The surge of Indias solar sector in the past 18 months has seen the nation leap up the global table in terms of cumulative installed capacity, with analyst firm Bridge to India reporting this week that the country now boasts 8.1 GE of solar capacity.
In the past 12 months some 3.6 GW of new capacity has been added, the analysts said, representing an 80% growth in capacity during that time driven largely by the four southern states (Tamil Nadu, Andhra Pradesh, Kerala and Karnataka), which have accounted for 2.7 GW of new capacity in the past year.
According to Bridge to India, six states Rajasthan (1,307 MW), Gujarat (1,112 MW), Madhya Pradesh (756 MW), Tamil Nadu (1,368 MW), Andhra Pradesh (961 MW) and Telangana (923 MW) account for 80% of Indias installed capacity, against just 38% of the countrys overall power consumption.
Solar penetration is lower elsewhere, particularly in power-hungry states such as Maharashtra, Karnataka and Uttar Pradesh, meaning market growth beyond 2018 is likely to depend on fresh impetus emerging from these states in particular.
The current solar pipeline in India stands at 14 GW, of which more than half 55% – is to be located in just four southern states thanks to a growing power need and generous FITs. In Tamil Nadu, for example, the FIT of INR 7.01/kWh (US$ cents 10.4/kWh) has driven sustained investment and commissioning of solar and wind plants.
Recently completed tenders of more than 14 GW demonstrate that the southern states will account for around 60% (8.7 GW) of new solar capacity over the next two years, with Karnatakas pipeline at 3.3 GW the largest in the country.
However, writes Bridge to India associate director, consulting, Jasmeet Khurana, such heavy regional concentration of solar capacity addition raises two key issues. "First, where is future demand going to come from? This is a growing concern for the sector as India faces a unique problem of excess power supply and most of the big power consuming states seem understandably reluctant to set up new solar capacities."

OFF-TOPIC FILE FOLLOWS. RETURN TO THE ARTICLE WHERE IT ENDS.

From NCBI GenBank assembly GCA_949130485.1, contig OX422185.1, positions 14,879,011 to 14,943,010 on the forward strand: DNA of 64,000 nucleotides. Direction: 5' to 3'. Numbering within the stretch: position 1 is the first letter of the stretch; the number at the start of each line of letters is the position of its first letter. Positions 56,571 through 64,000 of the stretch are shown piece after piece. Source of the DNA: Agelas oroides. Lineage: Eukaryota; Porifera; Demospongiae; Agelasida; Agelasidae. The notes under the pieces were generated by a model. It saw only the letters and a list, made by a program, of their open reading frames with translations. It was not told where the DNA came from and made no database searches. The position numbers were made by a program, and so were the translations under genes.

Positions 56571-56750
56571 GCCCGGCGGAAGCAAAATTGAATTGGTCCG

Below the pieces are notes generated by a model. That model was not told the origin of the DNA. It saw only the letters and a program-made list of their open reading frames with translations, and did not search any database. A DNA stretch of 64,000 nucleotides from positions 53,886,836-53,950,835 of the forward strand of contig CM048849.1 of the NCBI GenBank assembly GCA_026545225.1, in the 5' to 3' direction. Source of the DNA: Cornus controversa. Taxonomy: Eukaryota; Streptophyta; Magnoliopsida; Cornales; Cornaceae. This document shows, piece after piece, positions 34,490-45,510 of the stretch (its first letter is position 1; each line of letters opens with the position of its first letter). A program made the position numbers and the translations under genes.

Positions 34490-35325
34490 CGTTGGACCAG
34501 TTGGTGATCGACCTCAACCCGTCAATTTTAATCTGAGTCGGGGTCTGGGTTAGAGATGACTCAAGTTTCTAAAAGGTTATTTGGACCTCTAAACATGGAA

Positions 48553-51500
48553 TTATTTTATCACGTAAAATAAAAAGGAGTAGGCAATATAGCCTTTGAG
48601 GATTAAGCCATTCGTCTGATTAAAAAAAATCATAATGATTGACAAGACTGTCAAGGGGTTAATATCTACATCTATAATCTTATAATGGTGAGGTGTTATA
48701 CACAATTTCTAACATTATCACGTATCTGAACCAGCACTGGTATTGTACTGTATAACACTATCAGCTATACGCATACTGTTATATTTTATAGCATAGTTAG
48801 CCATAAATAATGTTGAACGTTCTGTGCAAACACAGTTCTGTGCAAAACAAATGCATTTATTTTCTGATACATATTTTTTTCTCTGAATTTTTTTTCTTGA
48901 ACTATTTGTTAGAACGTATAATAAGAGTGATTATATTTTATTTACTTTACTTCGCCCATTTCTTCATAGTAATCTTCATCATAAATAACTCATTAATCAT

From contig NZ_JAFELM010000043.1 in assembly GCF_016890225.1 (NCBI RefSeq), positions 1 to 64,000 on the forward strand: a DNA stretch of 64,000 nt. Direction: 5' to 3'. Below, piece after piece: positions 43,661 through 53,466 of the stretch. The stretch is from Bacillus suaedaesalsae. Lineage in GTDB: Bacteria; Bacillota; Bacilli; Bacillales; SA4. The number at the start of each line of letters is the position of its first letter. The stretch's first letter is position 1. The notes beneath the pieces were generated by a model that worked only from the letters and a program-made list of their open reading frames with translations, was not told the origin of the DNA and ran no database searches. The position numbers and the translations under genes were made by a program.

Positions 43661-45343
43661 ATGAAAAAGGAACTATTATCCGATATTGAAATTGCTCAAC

Khurana added that grid balancing and management would become increasingly critical for sustainable growth of the solar sector. "The government is planning upgrades of transmission infrastructure through its green energy corridor program, but such projects take much longer than the 12-18 months it takes to commission a solar project."
Accordingly, says Khurana, states with high renewable penetration such as Tamil Nadu and Rajasthan are already facing grid curtailment issues, and thus are harming project cash flows and ROI expectations for investors.
For the calendar year, Mercom Capital expects India to add 4.6 GW of new solar capacity, and reports in its India Project Tracker that the solar project pipeline is 21 GW, of which 14 GW is under development. Developers are growing increasingly concerned that record low bids in the solar auctions are stripping projects of their profitability, despite falling Chinese module prices and an impending Chinese oversupply as that market enters a second half slowdown.
This content is protected by copyright and may not be reused. If you want to cooperate with us and would like to reuse some of our content, please contact: email@example.com.